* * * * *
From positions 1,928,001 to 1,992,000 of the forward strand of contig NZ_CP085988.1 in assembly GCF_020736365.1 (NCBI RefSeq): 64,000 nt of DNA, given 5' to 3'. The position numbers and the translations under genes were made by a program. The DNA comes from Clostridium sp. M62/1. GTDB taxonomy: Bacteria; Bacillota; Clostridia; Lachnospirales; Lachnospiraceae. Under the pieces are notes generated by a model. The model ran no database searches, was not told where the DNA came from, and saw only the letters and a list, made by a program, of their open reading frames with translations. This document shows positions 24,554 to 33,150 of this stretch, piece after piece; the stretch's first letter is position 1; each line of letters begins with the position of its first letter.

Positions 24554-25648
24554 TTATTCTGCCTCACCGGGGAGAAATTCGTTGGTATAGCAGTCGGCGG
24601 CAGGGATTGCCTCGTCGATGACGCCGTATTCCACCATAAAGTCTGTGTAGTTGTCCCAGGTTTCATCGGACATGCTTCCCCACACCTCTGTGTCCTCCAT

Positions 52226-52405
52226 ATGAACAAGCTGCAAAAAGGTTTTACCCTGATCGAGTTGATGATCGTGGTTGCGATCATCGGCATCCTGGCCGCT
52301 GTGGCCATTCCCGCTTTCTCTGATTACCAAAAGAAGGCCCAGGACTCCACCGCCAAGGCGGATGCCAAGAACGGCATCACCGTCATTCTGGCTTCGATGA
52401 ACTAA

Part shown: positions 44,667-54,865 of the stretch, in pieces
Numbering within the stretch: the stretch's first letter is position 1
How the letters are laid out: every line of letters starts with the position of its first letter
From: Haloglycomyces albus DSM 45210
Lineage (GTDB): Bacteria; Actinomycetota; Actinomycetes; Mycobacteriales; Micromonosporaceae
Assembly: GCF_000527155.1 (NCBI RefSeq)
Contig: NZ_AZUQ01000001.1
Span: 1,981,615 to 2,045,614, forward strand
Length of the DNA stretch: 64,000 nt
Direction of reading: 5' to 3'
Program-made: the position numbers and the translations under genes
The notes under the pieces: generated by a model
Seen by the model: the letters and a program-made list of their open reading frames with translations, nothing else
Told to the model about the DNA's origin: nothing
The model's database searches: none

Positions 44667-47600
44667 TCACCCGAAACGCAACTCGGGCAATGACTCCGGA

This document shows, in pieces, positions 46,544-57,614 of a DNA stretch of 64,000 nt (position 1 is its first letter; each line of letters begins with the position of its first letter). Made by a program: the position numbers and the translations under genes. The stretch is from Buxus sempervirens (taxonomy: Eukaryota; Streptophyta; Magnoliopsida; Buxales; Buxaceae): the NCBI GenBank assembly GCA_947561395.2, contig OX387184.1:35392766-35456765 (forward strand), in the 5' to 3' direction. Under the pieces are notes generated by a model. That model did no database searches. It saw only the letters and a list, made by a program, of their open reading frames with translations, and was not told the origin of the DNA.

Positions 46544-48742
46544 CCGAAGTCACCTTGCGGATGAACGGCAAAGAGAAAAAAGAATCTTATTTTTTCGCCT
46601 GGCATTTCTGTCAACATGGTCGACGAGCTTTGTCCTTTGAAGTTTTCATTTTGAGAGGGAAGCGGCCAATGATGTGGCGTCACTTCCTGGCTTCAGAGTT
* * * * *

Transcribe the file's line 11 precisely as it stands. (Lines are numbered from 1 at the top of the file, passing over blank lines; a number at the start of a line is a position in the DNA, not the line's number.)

How the letters are laid out: every line of letters starts with the position of its first letter